At least 200 people are now believed to have been killed in the southern Philippines by Typhoon Bopha, and 70 per cent of the agricultural land in the area is said to have been damaged.
Compostela Valley province, in eastern Mindanao, is the area worst hit, where mudslides engulfed a school and a village hall being used as evacuation centres. Among those killed or missing are soldiers who had gone to help. Rescue efforts are being hampered because many roads are blocked by fallen trees and collapsed bridges.
In December last year, Typhoon Washi killed more than 1,300 people in the Southern Philippines. Bopha is actually stronger than its deadly predecessor, but this time people were better prepared thanks to the media, telephone warnings, early evacuations and a special website.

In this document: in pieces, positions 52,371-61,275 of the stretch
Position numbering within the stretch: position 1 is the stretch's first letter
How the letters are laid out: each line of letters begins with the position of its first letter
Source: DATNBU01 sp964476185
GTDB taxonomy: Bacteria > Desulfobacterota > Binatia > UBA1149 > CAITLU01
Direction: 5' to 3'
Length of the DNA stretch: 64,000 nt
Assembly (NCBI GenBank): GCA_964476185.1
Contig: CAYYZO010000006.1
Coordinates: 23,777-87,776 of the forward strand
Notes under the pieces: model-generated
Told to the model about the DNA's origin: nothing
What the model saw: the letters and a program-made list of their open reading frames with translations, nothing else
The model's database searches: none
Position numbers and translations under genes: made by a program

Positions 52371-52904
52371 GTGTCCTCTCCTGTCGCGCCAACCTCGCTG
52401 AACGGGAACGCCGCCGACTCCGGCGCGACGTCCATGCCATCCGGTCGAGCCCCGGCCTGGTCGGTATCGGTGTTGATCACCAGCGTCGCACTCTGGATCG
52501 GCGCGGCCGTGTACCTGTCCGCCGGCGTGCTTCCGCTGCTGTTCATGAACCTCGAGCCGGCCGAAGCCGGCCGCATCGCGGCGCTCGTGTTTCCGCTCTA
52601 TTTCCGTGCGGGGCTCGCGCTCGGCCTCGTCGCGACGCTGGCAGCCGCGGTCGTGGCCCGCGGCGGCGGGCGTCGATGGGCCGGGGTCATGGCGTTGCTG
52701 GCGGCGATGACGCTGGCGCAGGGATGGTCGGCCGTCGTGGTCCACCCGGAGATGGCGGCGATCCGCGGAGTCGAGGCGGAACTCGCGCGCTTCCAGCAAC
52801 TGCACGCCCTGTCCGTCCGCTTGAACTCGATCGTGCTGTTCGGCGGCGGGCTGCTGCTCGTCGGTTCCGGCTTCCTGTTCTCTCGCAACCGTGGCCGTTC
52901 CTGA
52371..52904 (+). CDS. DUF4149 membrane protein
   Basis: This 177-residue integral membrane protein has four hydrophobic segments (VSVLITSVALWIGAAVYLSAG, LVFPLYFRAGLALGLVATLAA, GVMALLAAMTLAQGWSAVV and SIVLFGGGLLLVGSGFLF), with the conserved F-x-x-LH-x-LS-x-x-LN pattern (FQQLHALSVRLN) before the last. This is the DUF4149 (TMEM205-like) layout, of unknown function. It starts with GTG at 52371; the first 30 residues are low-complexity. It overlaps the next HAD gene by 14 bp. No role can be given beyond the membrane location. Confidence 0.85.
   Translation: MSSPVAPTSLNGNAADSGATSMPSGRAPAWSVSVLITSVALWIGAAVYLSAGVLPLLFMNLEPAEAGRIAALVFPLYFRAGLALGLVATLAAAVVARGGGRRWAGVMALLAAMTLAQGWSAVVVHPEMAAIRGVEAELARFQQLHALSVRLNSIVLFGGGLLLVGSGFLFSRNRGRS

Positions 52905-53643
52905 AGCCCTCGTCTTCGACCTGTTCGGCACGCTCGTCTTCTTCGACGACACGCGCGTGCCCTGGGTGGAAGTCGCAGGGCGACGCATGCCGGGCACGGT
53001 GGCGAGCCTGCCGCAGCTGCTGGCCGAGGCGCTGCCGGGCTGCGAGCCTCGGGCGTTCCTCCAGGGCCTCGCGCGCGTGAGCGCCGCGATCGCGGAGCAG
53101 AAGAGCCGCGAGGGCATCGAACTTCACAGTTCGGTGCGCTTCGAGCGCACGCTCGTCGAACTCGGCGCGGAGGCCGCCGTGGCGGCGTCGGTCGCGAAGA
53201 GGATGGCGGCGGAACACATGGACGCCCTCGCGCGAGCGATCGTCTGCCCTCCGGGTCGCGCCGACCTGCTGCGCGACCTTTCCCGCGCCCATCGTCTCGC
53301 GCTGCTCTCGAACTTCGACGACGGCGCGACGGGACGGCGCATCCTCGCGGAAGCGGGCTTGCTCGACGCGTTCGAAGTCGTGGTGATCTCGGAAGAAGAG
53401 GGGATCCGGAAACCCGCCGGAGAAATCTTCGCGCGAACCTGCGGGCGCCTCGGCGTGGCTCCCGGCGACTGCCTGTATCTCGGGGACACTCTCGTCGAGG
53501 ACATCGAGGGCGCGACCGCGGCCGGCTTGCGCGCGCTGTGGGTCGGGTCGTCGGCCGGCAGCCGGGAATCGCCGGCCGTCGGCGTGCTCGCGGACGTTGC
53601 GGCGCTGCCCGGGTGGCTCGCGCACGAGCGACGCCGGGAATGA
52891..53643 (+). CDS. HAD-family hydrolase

The death toll has also been reduced because Bopha had slowed down a little before it hit some particularly vulnerable areas. The deadliest ever typhoon to hit the Philippines is believed to have been Thelma which killed up to 8,000 people in November 1991. (See also my blogs of 28 Sept and 10 Oct, 2009; and 6 Jan 2011.)